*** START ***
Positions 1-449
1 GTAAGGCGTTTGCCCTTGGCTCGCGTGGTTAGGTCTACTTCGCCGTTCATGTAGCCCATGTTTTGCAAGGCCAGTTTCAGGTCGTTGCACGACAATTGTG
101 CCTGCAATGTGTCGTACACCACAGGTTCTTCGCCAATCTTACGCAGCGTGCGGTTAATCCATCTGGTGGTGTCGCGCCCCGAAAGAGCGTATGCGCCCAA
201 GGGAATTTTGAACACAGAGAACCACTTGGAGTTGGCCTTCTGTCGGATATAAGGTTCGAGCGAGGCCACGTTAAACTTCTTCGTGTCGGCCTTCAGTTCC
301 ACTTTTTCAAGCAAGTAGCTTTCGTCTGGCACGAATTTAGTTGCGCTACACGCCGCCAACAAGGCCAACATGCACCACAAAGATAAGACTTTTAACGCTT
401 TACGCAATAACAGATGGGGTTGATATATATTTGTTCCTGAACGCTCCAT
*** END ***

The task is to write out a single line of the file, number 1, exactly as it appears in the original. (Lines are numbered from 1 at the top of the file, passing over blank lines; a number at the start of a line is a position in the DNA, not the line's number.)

Positions 1-449